Elephants on Parade: Circuses To Retire Gentle Giants
Over 70 years after Dumbo terrified children everywhere, Ringling Bros. and Barnum & Bailey Circus have decided to end the tours of circus elephants nationwide. Originally, CEO Kenneth Feld, who also runs Doodlebops Live!–a show that looks like a Terry Gilliam fever dream–had meant to phase out the peaceful pachyderms by 2018, but, spurred on by public interest, he announced today that the elephants would be free to roam come May.
It’s a big victory for animal activists, like jeweler Pamela Love, as well as for good ol’ common sense (and Bing Bong fanatics). From an early age, trained elephants are taught to fear and respect the bullhook, a combination nightstick and metallic hook. Known in Sanskrit as the ankusha, the tool has been used to tame elephants for millennia. But we don’t really use elephants to cross terrain anymore. Whether or not the metal prod is sharpened, the application of the bullhook can be cruel. From 1994 to 2015, 31 circus elephants died prematurely in the US. Elephants, with brains weighing over 10 pounds, display a wide-range of emotions–they nuzzle to show affection, they cry, they even grieve as a group for their dead.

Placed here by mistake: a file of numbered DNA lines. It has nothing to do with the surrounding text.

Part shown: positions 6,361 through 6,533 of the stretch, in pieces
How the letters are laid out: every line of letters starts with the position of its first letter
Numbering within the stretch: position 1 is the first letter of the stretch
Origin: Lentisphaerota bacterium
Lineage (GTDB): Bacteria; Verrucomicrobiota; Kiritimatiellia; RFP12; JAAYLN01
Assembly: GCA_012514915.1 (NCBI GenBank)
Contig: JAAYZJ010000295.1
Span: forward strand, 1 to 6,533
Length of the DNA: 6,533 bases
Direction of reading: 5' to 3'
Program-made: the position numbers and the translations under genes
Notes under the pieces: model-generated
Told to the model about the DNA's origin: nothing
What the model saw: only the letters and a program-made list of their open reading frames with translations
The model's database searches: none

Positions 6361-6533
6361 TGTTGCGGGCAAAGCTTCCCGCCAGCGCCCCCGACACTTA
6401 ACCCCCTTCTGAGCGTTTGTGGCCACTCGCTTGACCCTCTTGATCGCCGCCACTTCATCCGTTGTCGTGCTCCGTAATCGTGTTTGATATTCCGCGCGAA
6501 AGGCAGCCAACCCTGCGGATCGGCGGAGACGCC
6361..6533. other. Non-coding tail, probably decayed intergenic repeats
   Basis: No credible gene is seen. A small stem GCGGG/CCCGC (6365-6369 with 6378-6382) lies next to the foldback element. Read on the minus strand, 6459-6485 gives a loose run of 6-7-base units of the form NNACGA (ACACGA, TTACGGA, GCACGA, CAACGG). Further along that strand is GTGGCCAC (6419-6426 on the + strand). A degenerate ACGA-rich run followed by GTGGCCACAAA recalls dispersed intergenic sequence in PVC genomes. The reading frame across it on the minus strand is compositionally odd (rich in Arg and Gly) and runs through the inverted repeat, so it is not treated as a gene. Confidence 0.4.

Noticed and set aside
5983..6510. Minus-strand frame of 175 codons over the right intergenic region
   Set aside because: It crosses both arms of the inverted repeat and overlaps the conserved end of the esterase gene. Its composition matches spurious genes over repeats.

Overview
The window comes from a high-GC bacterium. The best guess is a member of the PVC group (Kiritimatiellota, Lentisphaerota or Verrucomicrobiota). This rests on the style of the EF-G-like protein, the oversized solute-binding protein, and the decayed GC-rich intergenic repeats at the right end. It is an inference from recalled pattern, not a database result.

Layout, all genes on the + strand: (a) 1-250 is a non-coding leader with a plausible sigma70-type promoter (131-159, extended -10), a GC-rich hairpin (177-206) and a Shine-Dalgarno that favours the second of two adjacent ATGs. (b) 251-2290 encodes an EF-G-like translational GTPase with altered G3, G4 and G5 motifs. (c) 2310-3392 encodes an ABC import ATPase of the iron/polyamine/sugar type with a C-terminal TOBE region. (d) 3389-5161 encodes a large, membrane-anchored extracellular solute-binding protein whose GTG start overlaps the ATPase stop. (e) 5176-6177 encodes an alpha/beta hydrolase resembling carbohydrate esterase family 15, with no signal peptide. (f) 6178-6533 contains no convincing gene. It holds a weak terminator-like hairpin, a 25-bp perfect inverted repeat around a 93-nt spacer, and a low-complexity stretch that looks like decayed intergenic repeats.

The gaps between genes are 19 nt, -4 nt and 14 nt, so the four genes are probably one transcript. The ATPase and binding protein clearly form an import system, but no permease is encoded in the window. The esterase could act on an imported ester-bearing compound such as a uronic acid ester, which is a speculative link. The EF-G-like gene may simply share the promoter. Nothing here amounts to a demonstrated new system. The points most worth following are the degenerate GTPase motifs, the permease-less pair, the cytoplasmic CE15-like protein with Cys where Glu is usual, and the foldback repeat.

Emulating presidential candidate Jeb Bush, the circus elephants will be retiring at a large ranch in Florida, taking leisurely strolls around the property and, occasionally, bathing. After movies like Blackfish and Food, Inc. helped awaken animal rights activism in the collective consciousness, it’s refreshing to see honest-to-goodness change. Kids can still see their floppy-eared friends in an open-air environment, and we can slowly dissolve the acid flashbacks “Pink Elephants on Parade” left us with. Truly, this is a moment of healing.
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Image via Disney.